Otitis media with effusion (OME) is common in children but has a low prevalence in adults. There is some evidence to advocate middle ear inflation as a successful treatment for children with OME. This form of treatment is also recommended in the form of the Otovent nasal balloon, as part of conservative management of OME in children, by the National Institute for Health and Care Excellence (NICE). A South Korean team set out to do a pilot study evaluating the therapeutic effect of Valsalva manoeuvre in adults with OME with a view to planning a future prospective randomised control trial. They assessed 39 ears of 32 adult patients with OME, managed by one-week of Valsalva manoeuvre (>20/day). They measured their outcomes by means of Valsalva positivity under microscope or otoscope.
The mean duration of OME prior to intervention was 30.9 days. They found that one week of Valsalva manoeuvre was successful in 64.1% of patients. The success group had bulging of tympanic membrane on examination and improved air-bone gap on pure tone audiometry compared to the failure group.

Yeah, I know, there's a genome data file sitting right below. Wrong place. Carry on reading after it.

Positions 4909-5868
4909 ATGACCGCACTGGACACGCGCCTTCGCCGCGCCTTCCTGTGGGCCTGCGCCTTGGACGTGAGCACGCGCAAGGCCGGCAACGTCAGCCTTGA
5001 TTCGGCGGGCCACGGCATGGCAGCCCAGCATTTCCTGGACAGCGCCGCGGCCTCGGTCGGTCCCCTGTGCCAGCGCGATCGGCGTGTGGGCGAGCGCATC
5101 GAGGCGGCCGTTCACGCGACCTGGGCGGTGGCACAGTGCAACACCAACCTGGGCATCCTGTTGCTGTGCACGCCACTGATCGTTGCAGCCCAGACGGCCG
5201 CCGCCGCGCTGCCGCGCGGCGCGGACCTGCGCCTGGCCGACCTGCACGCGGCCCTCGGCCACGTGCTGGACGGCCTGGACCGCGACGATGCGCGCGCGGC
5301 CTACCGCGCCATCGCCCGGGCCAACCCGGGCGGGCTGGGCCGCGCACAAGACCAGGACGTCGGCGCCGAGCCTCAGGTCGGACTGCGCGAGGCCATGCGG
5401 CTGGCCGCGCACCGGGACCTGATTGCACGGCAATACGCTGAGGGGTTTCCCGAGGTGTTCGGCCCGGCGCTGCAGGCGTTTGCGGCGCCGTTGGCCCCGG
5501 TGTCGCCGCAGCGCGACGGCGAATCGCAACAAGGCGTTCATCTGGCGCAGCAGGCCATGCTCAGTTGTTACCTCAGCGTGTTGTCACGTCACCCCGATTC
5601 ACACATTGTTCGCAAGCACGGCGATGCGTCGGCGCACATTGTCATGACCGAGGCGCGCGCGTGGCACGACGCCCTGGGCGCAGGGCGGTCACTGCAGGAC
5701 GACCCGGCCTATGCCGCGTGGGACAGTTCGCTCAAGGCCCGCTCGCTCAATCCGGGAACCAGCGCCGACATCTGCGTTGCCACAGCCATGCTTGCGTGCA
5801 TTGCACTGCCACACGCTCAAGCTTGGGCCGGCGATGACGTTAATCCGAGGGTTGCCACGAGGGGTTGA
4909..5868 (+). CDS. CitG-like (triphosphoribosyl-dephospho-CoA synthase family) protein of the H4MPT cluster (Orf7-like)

The success of the treatment was sustained over a follow-up period of 8.2 weeks. Unfortunately, the study has several limitations. The number of cases is small, with a short follow-up period and surprisingly does not include tympanometry examination. Nevertheless, Valsalva manoeuvre, if taught properly to patients as in this study, has little morbidity and does not require a general anaesthetic as in Eustachian tuboplasty or grommet insertion. In the common clinical approach of initial conservative or medical management of OME in adults, a clinician could also consider educating patients about Valsalva manoeuvre due to its minimal morbidity but bearing in mind that there is no strong evidence to support its use.